Stocks ease, Treasury yields slide as markets weigh risk of economic slowdown
Nervousness about the economy clipped the stock market Thursday while driving some investors back to the classic haven of U.S. Treasury bonds, as Wall Street awaited the government’s report on April employment.
The Dow Jones industrial average ended down 139.41 points, or 1.1%, to 12,584.17, in a session that took its cue from a dramatic sell-off in commodities. Energy stocks led the equity market lower as crude oil in New York dived $9.44, or 8.6%, to $99.80 a barrel -- the first close below $100 since March 16.
Treasury bond yields tumbled, with yields on some securities falling to their lowest level of the year. The 10-year T-note yield (charted below), a benchmark for mortgage rates, sank to 3.15%, down from 3.22% on Wednesday and the lowest since Dec. 7.
Once again Treasury securities are benefiting as investors look for a hiding place, even though the bonds’ low yields offer little return, and despite fears about what will happen in the market when the Federal Reserve ends its $600-billion bond-buying program June 30.
Concerns about the economy were fueled by the government’s report that first-time claims for unemployment benefits surged 43,000 to 474,000 last week, the highest level in eight months and the second straight increase.
Although special factors exaggerated the jump in claims, the report still was enough to spook some investors -- particularly ahead of the April employment report, considered the most important monthly economic statistic. Economists surveyed by Bloomberg News expect nonfarm payrolls to rise by a net 185,000 jobs in April.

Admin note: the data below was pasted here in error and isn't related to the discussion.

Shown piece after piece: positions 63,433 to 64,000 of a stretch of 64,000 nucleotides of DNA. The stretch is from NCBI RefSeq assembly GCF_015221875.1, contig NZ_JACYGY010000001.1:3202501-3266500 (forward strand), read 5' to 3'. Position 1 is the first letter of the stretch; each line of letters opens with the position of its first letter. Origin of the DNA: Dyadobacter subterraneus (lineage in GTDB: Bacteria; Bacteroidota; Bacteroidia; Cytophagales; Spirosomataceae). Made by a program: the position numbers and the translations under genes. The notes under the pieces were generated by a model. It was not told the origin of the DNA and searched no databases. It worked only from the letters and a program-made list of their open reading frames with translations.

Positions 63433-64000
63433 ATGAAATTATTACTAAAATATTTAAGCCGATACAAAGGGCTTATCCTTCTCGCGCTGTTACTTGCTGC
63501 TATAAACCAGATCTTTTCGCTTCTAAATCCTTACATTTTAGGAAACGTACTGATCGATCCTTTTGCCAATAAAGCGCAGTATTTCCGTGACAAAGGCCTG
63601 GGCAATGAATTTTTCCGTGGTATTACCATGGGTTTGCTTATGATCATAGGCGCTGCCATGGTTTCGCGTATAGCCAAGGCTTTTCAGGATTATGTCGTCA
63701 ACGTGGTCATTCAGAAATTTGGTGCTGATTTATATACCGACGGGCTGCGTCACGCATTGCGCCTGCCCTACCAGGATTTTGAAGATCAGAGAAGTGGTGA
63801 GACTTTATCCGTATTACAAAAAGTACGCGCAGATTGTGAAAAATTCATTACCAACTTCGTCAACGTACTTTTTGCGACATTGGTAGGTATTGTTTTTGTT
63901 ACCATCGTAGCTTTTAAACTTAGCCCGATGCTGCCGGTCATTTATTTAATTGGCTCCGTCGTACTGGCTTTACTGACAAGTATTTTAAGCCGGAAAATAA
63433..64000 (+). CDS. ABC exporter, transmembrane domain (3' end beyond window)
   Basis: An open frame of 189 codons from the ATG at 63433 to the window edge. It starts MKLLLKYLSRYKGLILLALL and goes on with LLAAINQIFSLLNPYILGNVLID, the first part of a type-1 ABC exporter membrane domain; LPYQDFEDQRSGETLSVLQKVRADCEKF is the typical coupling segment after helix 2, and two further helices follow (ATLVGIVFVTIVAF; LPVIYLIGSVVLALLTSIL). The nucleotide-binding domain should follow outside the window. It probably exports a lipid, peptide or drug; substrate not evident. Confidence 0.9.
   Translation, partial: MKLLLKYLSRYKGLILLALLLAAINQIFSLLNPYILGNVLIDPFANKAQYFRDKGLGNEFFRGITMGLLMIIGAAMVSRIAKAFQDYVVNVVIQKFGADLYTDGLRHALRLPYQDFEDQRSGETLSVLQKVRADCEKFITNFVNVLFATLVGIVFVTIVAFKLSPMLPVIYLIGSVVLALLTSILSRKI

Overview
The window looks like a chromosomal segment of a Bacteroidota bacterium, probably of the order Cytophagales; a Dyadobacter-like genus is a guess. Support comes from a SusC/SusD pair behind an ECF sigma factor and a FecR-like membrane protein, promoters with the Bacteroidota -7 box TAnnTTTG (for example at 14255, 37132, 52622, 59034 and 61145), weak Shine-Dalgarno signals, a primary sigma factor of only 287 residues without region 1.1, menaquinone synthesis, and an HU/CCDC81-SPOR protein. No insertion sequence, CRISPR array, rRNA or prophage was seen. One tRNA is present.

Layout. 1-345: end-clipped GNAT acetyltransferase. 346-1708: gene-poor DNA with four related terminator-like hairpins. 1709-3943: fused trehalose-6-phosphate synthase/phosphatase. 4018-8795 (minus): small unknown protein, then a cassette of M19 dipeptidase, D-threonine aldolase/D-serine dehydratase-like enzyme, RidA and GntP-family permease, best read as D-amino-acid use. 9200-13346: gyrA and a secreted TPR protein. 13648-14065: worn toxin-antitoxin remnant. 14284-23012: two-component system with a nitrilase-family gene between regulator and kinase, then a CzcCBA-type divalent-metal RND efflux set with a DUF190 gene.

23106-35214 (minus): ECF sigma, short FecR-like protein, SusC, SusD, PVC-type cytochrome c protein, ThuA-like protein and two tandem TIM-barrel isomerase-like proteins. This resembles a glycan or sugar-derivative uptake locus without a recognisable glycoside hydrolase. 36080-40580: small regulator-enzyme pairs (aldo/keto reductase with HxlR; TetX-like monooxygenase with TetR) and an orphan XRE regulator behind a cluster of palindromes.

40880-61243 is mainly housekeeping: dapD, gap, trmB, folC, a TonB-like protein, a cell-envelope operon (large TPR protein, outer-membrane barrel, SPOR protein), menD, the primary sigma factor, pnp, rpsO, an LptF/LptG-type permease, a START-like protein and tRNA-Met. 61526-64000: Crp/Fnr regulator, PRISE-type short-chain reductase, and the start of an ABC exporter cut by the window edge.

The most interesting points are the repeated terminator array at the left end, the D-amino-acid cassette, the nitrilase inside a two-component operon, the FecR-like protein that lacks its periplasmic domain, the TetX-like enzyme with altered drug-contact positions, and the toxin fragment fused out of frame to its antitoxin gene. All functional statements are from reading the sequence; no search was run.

The jobless-claims data also gave commodity investors and traders the perfect excuse to flee a market that had already weakened substantially in recent days, as prices began to descend after rocketing for most of the last eight months.
If the economy hits a soft patch, it would probably take high raw-materials prices down with it. And of course, those same high prices, particularly for oil, can sow the seeds of their own destruction by acting as a drag on consumption.
The Thomson Reuters/Jefferies CRB index of 19 major commodities slumped 17.56 points, or 4.9%, to 341.07. Since reaching a 31-month high April 29, the index has tumbled 8%.
In hot markets, “Buying begets buying and selling begets selling,” said Quincy Krosby, chief market strategist at Prudential Financial in Newark, N.J.
The stock market fell for a fourth straight day, but losses were muted by surprising strength in April retail sales reports and by expectations that what’s bad for commodities could be good for consumers and for many companies. The Dow recovered from a drop of 202 points at its low point.
“If gains in the prices of energy and other commodities were deemed a drag on economic growth, then their simmering down must be the opposite,” said Tony Crescenzi, an investment strategist at bond giant Pimco in Newport Beach.
Falling oil prices naturally are a big plus for airlines and other transportation companies. The Dow transporation-stock index rose 1.1% for the day, even as most indexes lost ground.
The Standard & Poor’s 500 index (charted at right) fell 0.9% to 1,335.10, but it was weighed down by energy stocks, which fell 2.2% on average. Sectors including technology and industrial issues posted relatively modest losses.
Strong first-quarter earnings reports have helped underpin stocks despite economic jitters. The S&P 500 index is off just 2% since reaching a three-year high last Friday.
But that puts even greater importance on the April employment report Friday to back up the bullish case for the economic recovery.
-- Tom Petruno